Afghan President Hamid Karzai says he is powerless to halt U.S. airstrikes in his country and he would stop American warplanes if he could. The president has sharply criticized international rebuilding and military operations in Afghanistan in recent meetings with U.N. officials. VOA's Barry Newhouse reports from Kabul.
President Karzai has repeatedly denounced airstrikes that have killed dozens of civilians this year. But in a news conference on Wednesday Mr. Karzai went a step further when he was asked by a reporter if he merely complains about the strikes or if he has actually tried to do anything to stop them.
He says that whatever power my government has, we have used it and continue to use it. But he says he does not have a net to stop the planes.
Mr. Karzai's has issued several high-profile criticisms of international forces in recent days, accusing reconstruction teams of undermining the government and asking why foreign troops have not been able to defeat the Taliban yet.
He asked members of the United Nations Security Council who visited Afghanistan this week for an estimate of when the fighting will end, because he said he does not want his nation to be born into what he called "endless war."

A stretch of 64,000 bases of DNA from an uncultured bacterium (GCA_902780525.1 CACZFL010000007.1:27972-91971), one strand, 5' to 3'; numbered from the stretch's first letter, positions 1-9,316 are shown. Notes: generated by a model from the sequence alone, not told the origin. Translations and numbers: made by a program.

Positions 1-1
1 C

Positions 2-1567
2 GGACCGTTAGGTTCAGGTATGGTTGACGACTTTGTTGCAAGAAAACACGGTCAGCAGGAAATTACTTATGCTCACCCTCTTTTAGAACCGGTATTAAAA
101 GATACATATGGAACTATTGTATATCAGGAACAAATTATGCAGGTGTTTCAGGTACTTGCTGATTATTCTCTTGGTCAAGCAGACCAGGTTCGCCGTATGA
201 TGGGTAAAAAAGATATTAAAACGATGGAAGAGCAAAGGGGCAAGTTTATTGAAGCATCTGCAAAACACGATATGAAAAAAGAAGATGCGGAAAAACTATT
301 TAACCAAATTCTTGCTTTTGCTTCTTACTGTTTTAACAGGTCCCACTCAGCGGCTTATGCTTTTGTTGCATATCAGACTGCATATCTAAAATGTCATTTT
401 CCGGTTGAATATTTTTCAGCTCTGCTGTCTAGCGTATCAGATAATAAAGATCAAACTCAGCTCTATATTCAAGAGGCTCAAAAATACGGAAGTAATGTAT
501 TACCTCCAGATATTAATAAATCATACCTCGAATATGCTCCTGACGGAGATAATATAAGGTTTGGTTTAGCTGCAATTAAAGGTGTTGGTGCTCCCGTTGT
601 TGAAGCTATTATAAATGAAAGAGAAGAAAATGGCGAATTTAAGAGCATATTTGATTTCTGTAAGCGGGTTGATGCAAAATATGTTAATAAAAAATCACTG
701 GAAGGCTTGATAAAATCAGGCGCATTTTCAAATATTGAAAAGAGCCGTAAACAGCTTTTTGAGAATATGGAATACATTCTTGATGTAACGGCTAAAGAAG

President Karzai says he asked the U.N. officials to fix the date for when the country will succeed against terrorism. He said he did not ask for a date for the withdrawal of troops.
While Mr. Karzai has said there remains widespread support for foreign troops in Afghanistan, he has said the issue of civilian casualties has undermined public support.
NATO Secretary General Jaap de Hoop Scheffer, who appeared with Mr. Karzai during Wednesday's news conference, said international forces are doing everything they can to avoid civilian casualties.
"Every innocent loss of Afghan life is one too many. And I apologize if we make civilian casualties," he said. "Let's on the other hand also not forget that most Afghan civilians are not killed by us, but are killed by our opponents, who use them as human shields."
Mr. Karzai Wednesday also defended his proposal for talks with fugitive Taliban leader Mullah Omar. The president said his offer is based on Afghan customs and he will honor it even if the international community opposes the idea. The Afghan president said he would guarantee the safety of Mullah Omar if he recognized the Afghan constitution and negotiated peace.
The NATO secretary general said the peace talks are an Afghan issue, but he would support reconciliation.